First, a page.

- Heat urticaria: This manifests when the temperature increases, regardless of whether the patient is directly exposed to the sun. Researchers agree that it’s most common between the ages of 20 and 45. It can be localized or generalized throughout the body.
- Solar urticaria: Similar to the previous type, only this time there’s direct exposure to the sun’s rays. Widespread cases have been reported, but outbreaks are more frequent in areas that have been exposed to sunlight.
- Delayed pressure urticaria: This develops when the skin is pressed for several minutes or hours. For example, when sitting down for a long time. There doesn’t need to be friction for symptoms to appear.
- Factitious urticaria: According to the American Osteopathic College of Dermatology (AOCD), this can affect up to 5% of the population. It’s also known as dermatographism and isn’t usually accompanied by itching. It can develop together with other types of hives.
3. Other types of hives
In the company of the types of urticaria we’ve already mentioned, dermatologists distinguish others that they can’t group into these categories. We highlight the following:
- Aquagenic urticaria: This is caused by contact with water, either in the workplace or because people shower excessively during the day. In rare cases, it can be generated by sweat.
- Contact urticaria: This is very similar to contact dermatitis. In fact, it’s sometimes very difficult to determine the difference between the two manifestations. The main characteristic is that the patient doesn’t develop allergic symptoms, only a rash.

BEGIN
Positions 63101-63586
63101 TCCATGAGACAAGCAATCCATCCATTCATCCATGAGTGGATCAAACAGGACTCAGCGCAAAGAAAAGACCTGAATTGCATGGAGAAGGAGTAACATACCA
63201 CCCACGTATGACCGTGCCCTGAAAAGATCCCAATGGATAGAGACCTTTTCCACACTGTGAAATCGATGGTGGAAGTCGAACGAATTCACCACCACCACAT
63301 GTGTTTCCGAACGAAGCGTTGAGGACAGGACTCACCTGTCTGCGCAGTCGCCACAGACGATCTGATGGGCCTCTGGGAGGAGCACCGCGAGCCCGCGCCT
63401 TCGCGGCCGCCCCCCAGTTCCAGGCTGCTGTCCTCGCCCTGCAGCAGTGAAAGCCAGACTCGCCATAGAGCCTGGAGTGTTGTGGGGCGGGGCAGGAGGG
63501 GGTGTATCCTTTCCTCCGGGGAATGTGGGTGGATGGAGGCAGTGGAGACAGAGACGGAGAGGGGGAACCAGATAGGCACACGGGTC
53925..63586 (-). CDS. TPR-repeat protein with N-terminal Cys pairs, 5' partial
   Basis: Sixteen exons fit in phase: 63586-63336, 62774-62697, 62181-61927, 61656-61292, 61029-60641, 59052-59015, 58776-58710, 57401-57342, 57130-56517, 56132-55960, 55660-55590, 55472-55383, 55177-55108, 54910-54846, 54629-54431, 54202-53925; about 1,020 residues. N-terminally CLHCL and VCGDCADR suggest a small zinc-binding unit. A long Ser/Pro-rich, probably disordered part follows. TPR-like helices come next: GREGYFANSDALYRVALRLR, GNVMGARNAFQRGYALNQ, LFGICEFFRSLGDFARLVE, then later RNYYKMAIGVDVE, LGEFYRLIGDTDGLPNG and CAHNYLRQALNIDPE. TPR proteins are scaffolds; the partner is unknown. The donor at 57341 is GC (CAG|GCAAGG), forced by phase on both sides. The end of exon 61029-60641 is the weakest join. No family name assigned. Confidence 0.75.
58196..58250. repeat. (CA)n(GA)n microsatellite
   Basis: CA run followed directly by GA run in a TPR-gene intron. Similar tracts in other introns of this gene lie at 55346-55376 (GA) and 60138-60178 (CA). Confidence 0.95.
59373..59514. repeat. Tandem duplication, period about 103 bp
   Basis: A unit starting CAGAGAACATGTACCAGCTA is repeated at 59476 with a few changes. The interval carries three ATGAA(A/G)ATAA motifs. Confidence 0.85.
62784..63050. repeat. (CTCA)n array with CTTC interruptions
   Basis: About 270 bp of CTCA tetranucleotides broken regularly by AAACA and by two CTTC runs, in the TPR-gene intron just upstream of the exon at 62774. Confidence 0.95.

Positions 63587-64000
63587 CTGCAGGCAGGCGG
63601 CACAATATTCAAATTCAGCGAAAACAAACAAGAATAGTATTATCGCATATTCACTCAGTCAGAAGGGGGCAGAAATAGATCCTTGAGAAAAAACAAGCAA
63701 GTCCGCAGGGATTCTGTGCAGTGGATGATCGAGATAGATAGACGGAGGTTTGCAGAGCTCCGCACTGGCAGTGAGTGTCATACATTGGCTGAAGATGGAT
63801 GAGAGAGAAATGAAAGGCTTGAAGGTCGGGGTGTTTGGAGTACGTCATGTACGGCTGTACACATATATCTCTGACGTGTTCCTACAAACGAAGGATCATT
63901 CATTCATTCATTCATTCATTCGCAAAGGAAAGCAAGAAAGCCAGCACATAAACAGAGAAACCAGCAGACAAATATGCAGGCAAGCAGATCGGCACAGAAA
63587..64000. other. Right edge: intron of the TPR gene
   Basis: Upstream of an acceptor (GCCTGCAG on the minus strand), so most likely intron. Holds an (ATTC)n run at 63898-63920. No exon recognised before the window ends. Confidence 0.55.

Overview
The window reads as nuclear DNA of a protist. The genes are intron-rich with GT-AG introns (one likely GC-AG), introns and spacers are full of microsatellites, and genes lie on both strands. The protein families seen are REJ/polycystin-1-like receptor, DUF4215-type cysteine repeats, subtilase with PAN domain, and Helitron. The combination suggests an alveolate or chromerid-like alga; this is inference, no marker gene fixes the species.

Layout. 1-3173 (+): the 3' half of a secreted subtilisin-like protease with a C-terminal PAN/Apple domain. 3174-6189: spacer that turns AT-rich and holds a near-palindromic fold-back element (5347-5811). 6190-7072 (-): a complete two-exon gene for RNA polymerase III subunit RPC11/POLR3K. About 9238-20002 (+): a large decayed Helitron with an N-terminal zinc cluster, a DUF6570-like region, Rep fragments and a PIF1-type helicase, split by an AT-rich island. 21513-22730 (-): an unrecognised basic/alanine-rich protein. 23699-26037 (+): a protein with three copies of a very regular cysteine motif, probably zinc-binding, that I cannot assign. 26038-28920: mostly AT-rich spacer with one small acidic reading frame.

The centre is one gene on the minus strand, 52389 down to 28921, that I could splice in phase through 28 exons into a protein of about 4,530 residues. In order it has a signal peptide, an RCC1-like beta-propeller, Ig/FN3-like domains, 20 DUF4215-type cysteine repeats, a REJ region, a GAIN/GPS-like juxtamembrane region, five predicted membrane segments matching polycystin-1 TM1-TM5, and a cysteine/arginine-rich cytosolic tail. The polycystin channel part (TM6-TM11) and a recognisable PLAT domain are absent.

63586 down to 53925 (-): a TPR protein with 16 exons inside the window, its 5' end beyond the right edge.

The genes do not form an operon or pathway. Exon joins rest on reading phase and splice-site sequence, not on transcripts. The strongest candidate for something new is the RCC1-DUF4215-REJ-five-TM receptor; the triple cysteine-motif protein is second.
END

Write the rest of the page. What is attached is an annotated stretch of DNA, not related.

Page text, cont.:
- Exercise-induced urticaria: This is a rare variant in which patients manifest symptoms after performing any type of physical activity. Studies indicate that it can sometimes be accompanied by anaphylactic reactions, without having found a clear relationship between the two conditions.
- Cholinergic urticaria: In this case, the rashes appear after an increase in body temperature. Fever, heat, physical activity, hot showers, friction, stress, or spicy foods, among other factors, can cause this type of hives.
Some variants can’t be easily distinguished from others, so we urge you to seek medical assistance to start treatment and follow suggested lifestyle changes designed to correct the manifestations.
Sometimes the causes may be related to allergic reactions, so your doctor may choose to rule out various allergens during diagnosis. In the case of types of hives with specific catalysts, you should avoid related activities in order to prevent outbreaks from interrupting your day-to-day life.It might interest you...
- Bracken SJ, Abraham S, MacLeod AS. Autoimmune Theories of Chronic Spontaneous Urticaria. Front Immunol. 2019 Mar 29;10:627.
- Claudy, A. (2001, November). Cold urticaria. In Journal of Investigative Dermatology Symposium Proceedings. Elsevier. 2001; 6 (2): 141-142.
- Kolkhir P, Balakirski G, Merk HF, Olisova O, Maurer M. Chronic spontaneous urticaria and internal parasites–a systematic review. Allergy. 2016 Mar;71(3):308-22.
- Magerl M, Pisarevskaja D, Scheufele R, Zuberbier T, Maurer M. Effects of a pseudoallergen-free diet on chronic spontaneous urticaria: a prospective trial. Allergy. 2010 Jan;65(1):78-83.
- Pezzolo E, Peroni A, Gisondi P, Girolomoni G. Heat urticaria: a revision of published cases with an update on classification and management. Br J Dermatol. 2016 Sep;175(3):473-8.
- Volcheck, G. W., & Li, J. T. (1997, February). Exercise-induced urticaria and anaphylaxis. In Mayo Clinic Proceedings. Elsevier. 1997; 72 (2): 140-147).